Ver Angola


Angola was a former colony that experienced the most tension with Portugal, says researcher

University professor and researcher Clara Carvalho highlights Angola as the former Portuguese colony that recorded the most notable moments of tension in its relationship with Portugal.

: Valor Económico
Valor Económico  

"Angola was a country where there were more colonists of Portuguese origin, therefore, there was a very close relationship with Portugal", she argues, considering that there were several interests at stake, some of them related to the liberation movements Movimento Popular de Libertação de Angola (MPLA) and União Nacional para a Independência Total de Angola (UNITA).

Associate professor at the Department of Political Science and Public Policies at ISCTE-IUL, Clara Carvalho is editor of the journal Cadernos de Estudos Africanos and director of the PhD in African Studies.

"The recognition that there were important pressure groups in Portugal that supported UNITA was always at the origin of the Angolan government's distrust towards Portugal. And this fact is the main focus of tensions between Portugal and the previously colonized territories. Some more than others", she details, highlighting that this tension is not found in Cape Verde, Guinea-Bissau and São Tomé and Príncipe.

"Guinea-Bissau, despite having been a colonized territory in which there was the most effective, efficient and successful war of all territories, never had a conflict relationship with Portugal from the moment of independence", she exemplifies it.

Clara Carvalho argues that it was mainly from the 1990s onwards, when Portugal began to seriously invest in the creation of a policy for Africa, which will focus on the current PALOP [Portuguese-Speaking African Countries] and will involve political support agreements , will involve in 1996 the creation of the Community of Portuguese Speaking Countries (CPLP), "but it will also involve Portuguese cooperation and this helps to greatly cement Portugal's relationship with its former colonies".

"Portugal never had this neocolonial perspective. And I'm not saying this in ethical or moralistic terms, but purely and simply because it was a country that had had a revolution [25 April 1974, which led to the end of the so-called colonial empire], it had internal problems to resolve, it did not have and was not in a position to maintain economic interests with the decolonized territories and it was a much smaller country, compared to countries that had become independent", she highlights.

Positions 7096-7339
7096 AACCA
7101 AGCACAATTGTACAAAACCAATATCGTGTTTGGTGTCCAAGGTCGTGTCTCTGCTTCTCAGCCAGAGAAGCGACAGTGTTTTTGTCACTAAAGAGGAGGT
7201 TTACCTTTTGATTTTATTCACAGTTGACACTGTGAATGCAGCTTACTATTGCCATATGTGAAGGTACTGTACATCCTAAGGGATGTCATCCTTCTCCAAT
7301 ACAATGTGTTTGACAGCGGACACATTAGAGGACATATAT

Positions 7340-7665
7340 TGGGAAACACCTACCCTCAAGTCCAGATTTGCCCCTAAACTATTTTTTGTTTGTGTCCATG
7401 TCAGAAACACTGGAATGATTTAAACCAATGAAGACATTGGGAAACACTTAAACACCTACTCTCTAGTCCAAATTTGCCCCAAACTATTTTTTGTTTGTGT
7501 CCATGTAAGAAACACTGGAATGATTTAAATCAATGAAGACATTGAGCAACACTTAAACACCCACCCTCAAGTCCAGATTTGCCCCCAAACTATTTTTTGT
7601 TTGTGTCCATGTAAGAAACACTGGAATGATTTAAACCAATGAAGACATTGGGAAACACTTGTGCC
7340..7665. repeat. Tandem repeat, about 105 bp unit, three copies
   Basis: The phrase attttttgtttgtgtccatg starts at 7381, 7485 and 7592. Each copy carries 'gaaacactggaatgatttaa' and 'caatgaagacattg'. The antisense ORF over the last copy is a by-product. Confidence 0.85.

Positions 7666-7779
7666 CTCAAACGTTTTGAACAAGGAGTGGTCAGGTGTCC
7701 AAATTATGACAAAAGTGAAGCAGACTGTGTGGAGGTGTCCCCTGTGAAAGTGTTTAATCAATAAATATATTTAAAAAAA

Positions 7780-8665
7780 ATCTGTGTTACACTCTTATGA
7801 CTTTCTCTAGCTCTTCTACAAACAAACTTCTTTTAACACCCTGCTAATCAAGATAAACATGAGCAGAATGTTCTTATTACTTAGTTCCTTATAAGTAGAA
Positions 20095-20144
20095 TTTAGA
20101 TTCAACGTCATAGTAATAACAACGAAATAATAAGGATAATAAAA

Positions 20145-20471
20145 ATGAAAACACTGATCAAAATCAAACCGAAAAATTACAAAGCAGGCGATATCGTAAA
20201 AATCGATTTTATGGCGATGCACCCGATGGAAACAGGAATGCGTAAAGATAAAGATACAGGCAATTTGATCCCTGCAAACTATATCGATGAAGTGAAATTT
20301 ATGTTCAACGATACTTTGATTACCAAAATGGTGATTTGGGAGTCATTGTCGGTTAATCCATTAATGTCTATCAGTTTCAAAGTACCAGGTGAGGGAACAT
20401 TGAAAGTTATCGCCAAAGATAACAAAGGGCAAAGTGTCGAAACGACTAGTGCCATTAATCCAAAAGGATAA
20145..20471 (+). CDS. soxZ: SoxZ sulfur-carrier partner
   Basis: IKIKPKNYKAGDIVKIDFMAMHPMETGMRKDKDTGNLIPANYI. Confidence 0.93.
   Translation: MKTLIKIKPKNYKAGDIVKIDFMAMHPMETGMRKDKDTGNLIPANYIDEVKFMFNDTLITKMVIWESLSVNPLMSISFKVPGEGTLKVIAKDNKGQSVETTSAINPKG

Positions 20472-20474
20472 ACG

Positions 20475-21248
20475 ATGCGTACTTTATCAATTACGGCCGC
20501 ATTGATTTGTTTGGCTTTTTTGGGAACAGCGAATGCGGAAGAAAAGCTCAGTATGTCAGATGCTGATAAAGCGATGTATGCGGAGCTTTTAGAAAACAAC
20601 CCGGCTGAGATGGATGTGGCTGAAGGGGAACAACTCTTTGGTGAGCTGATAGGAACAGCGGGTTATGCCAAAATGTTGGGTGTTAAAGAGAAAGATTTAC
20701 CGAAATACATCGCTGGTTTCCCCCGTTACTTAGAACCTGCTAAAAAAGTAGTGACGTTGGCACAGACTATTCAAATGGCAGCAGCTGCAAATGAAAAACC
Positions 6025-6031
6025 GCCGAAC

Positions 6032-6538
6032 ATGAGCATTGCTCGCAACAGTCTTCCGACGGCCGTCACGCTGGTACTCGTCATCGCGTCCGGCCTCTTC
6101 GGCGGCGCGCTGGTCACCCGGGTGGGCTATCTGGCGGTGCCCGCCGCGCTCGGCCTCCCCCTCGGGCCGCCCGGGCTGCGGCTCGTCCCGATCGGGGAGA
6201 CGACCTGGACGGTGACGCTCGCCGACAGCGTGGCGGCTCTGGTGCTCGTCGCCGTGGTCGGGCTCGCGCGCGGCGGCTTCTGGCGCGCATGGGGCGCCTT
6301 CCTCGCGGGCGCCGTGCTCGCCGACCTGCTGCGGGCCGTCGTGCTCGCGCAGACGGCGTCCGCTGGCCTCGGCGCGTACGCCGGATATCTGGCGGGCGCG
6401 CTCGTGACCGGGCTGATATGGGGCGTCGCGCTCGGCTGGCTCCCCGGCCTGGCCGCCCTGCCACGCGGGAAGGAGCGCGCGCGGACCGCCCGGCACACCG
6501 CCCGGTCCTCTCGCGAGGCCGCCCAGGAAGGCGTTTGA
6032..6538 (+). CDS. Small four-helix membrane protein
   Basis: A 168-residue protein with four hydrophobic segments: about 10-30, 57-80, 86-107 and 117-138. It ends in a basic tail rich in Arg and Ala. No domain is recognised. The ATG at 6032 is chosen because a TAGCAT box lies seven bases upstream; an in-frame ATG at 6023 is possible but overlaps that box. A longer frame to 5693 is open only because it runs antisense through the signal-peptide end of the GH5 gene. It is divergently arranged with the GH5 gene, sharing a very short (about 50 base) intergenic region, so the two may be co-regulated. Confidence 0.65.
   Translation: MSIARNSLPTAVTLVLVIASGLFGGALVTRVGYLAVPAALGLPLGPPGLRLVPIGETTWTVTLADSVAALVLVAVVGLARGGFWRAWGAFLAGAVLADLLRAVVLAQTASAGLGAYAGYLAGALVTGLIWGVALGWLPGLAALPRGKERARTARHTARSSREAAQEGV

For Clara Carvalho, "Portugal has always had a somewhat minority position", she said, exemplifying with "the discussions that took place around Equatorial Guinea's entry into the CPLP".

"Portugal did not have the capacity to oppose what was the dominant will, particularly among the PALOP members of the CPLP. And this is a situation that shows that Portugal's position is much more a negotiated, diplomatic position than one of imposition, how we feel about other countries", she concludes.

For economist and university professor Jonuel Gonçalves, Cape Verde is, among the former Portuguese colonies, the one that maintains a closer and stronger relationship of trust with the former colonizer and which is reinforced when its currency, the Cape Verdean escudo, passes to have the Portuguese escudo and then the euro as the reference base for its monetary policy.

"This is with the support and work done in Portugal. And this is a very big responsibility that allows for a huge level of integration", he highlights.

In the case of Guinea-Bissau, "things evolve a lot depending on who is in power", especially because the country's integration in its region is very great, he says, considering that "the presence of the Portuguese language is very weak".

"It's the same situation in Mozambique. Let's say that cultural factors weigh a lot in all of this, within the general framework of the CPLP. Mozambique and Guinea-Bissau actually have much more ties, much more affinities with neighboring countries than with countries that have Portuguese as their official language. This is no longer the case in Angola", he states.


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